A group of us were sitting at our regular table at the bar the other night when one of our number reported that he had to fly to Denver the next day. LOM never hears the word "Denver" that we don't think of Hank Williams Jr.'s "OD'd in Denver." We wonder if Sarah Palin, whom Bocephus schlepped for on the campaign trail last year, has ever heard that one. Anyway, this set off a long discussion about drug references in Americana music. Before long, we were making a list. It kept growing.1. Hank Williams Jr., "OD'd In Denver"
, 1979): Yeah, Bocephus was off the reservation back in those days, trying hard to measure up to the whole Outlaw vogue that Willie and Waylon had set in motion. Nowdays this big doofus is hanging out with idiots like Palin and the hardcore right, and is rumored to be plotting a possible run for the Senate in 2012. Perhaps his little ditty "In the Arms of Cocaine" would make a good campaign theme.
2. John Prine, "Sam Stone" (John Prine, 1972): Certainly "there's a hole in daddy's arm where all the money goes" ranks with the most tragic Americana lines ever written, especially if you lived through the Vietnam War. If you grew up in the Vietnam era, you probably know someone who went down Sam Stone's postwar path. Writer John Pruett describes "Sam Stone" as being like the movie The Deer Hunter put to song: "Sweet songs never last too long on broken radios."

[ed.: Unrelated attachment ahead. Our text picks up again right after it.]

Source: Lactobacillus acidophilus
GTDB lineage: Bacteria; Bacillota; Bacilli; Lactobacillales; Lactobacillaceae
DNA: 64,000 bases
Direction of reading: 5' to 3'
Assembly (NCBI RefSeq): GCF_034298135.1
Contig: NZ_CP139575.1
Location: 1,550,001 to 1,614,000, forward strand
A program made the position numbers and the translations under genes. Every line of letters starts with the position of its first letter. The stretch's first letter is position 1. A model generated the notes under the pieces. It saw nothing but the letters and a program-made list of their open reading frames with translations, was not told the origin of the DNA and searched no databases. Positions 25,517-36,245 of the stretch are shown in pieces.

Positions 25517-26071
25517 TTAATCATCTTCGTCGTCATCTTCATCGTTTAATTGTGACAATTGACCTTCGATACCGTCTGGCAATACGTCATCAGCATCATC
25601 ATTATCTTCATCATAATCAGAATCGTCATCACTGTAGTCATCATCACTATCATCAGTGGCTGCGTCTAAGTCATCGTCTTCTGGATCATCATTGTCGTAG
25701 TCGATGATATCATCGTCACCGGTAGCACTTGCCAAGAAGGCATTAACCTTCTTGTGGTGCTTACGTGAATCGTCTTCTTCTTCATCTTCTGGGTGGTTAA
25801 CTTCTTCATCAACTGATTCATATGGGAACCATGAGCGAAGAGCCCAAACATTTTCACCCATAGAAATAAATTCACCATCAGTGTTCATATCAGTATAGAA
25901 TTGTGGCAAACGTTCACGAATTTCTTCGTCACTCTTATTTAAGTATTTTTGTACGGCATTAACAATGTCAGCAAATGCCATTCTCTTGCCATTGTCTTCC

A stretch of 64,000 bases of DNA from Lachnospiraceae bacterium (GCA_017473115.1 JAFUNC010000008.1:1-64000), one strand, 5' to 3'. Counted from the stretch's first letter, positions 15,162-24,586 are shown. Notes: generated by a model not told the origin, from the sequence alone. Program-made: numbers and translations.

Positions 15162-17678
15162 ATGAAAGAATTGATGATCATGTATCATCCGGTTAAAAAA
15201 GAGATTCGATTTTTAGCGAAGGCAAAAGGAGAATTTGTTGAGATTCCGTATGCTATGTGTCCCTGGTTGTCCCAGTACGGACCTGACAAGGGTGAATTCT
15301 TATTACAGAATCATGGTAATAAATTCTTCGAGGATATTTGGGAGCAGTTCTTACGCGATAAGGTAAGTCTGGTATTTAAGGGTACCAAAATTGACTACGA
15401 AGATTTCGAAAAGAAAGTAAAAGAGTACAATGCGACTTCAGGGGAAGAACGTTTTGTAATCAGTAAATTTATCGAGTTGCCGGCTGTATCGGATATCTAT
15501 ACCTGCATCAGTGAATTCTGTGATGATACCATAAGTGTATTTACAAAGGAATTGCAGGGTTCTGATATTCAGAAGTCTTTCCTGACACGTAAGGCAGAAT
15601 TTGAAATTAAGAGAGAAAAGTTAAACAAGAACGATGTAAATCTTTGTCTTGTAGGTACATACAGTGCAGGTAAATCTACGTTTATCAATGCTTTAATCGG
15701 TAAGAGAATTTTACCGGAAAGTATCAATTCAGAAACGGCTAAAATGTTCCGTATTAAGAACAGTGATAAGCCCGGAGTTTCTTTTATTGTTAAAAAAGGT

3. John Prine, "Illegal Smile" (John Prine, 1972): Prine was never better than when he used irony and sarcasm to point out the idiocy of reactionaries and the laws they hide behind. There were lots of marijuana songs that emerged during the Hippie era, but perhaps none with as memorable a lyric as "If you see me tonight with an illegal smile, it don't cost very much and it lasts a long while/ So won't you please tell the man I didn't kill anyone, I was just tryin' to have me some fun."
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4. Arlo Guthrie, "Coming In to Los Angeles" (Running Down The Road, 1969): "Coming in to Los Angeles, bringin' in a couple of keys." It doesn't get any straighter than that, Mr. Customs Man. There was a time when this song was on every turntable in the counterculture, a kind of coming-out song for pot smokers and rabble rousers.
5. Warren Zevon, "Carmelita" (Warren Zevon, 1976): Lots of heroin and addiction songs have been written, but no one captured the desperation of heroin like Zevon did in this carefully drawn portrait. "Carmelita, hold me tighter, I believe I'm sinking down, and I'm all strung out on heroin on the outskirts of town."